In memoriam James M. Wall (1928-2021)

Obituary by Philip Lee, General Secretary of WACC

On March 22nd, 2021 James M. Wall passed away. He was a key figure for promotiung the Protestant film and cinema commitment in North America, and member of INTERFILM to the last. Philip Lee, General Secretary of WACC and editor of the journal "Media Development", appreciates the deceased.

INTERFILM notes with sadness the death of James M. Wall, an ordained minister of the United Methodist Church who used his journalism skills to write about faith and modern culture in his articles, books, and blog postings. He was editor of “The Christian Century” (1972-99), a leading magazine of U.S. mainline Protestantism.

Jim Wall had a special interest in cinema and served for a time as President of INTERFILM-North America, on the Ecumenical Jury at the Montreal Film Festival, and as the animator of several film workshops.

Wall published two books devoted to theology and film: “Church and Cinema” (1971) and “Three European Directors” (1972), which he edited. He was also the author of “Winning the War, Losing our Soul”, a collection of Christian Century editorials written during the Gulf War, and a collection of essays entitled “Hidden Treasures: Searching for God in Modern Culture” (1997).

From 1990 Wall taught as Adjunct Professor of Religion and Culture at the Claremont School of Theology, California. He was a representative of the National Council of Churches to the motion picture industry and advised the Motion Picture Association of America (MPAA) as a consultant to the industry's ratings appeals board.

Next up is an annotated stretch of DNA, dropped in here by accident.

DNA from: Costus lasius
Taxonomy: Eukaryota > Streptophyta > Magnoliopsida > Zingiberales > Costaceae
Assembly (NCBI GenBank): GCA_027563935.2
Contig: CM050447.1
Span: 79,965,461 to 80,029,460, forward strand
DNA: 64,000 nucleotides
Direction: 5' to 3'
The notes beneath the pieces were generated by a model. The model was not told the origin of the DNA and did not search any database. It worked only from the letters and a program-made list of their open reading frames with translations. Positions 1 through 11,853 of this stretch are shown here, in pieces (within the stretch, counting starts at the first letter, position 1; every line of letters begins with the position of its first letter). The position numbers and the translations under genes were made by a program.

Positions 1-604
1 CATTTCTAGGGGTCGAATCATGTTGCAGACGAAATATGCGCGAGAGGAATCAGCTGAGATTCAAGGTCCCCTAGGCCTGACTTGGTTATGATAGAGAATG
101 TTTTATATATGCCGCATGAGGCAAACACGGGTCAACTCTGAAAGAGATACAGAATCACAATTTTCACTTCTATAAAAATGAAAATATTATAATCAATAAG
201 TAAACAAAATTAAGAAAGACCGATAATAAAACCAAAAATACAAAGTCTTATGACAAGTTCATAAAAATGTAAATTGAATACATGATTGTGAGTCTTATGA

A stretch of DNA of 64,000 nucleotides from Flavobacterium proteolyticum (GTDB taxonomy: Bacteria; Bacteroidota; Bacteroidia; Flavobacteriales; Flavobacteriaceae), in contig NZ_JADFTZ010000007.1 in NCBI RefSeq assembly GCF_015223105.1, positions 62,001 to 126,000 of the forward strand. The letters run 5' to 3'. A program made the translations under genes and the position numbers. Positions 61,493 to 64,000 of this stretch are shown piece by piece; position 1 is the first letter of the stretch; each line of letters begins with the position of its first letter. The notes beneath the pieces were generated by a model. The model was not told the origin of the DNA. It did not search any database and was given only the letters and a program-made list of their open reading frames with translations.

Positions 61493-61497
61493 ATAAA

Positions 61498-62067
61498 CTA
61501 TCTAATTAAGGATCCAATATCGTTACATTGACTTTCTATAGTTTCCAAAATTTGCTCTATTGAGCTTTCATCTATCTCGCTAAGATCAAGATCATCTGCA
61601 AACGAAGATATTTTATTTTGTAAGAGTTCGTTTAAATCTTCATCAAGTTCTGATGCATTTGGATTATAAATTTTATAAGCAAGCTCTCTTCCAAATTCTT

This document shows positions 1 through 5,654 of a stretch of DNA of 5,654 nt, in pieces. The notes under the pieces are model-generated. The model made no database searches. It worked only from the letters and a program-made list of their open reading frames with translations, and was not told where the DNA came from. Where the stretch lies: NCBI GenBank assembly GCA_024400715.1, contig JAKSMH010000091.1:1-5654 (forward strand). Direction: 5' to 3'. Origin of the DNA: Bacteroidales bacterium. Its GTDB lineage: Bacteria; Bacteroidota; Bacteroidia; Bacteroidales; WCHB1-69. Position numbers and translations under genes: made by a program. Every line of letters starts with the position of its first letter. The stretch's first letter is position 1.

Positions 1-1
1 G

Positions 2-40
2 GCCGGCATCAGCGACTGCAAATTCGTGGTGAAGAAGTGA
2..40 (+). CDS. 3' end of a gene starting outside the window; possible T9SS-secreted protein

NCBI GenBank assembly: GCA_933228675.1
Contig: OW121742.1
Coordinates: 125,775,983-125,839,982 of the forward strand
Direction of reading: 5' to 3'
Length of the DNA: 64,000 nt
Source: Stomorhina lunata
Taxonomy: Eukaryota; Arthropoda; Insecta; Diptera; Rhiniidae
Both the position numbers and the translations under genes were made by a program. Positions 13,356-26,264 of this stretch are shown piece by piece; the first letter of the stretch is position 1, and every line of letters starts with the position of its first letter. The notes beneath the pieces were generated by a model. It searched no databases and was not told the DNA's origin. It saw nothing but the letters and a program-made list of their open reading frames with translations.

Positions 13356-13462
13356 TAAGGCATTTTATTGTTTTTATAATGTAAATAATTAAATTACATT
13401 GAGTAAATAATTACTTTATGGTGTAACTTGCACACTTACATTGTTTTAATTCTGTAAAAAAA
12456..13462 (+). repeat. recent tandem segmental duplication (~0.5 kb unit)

In politics Wall was proud of his involvement in Jimmy Carter’s campaigns in 1976 and 1980 and was a Carter delegate at the 1976 and 1980 Democratic National Nominating Conventions. He also worked on campaigns for George McGovern and for Paul Simon.

Wall made more than 20 trips to the Middle East as a journalist, during which he covered such events as Anwar Sadat’s 1977 trip to Jerusalem, the first and second Intifadas, and the 2006 Palestinian legislative election.

In an interview published in the international journal “Media Development” (2017), Wall was asked to pick one film that has born the test of repeated viewing and still has “something to say”. He chose David Lynch’s “The Straight Story” (1999), describing it as “one of the finest works of cinematic art from the 20th century… It sustains the viewer as it calls for whatever steps are needed to make amends for decisions made, or not made.”

Jim Wall will long be remembered as a man of principle, of faith, and as an unrepentant film buff whose opinions were widely respected.

Link: Appreciation of Jim Wall in the Chicago Tribune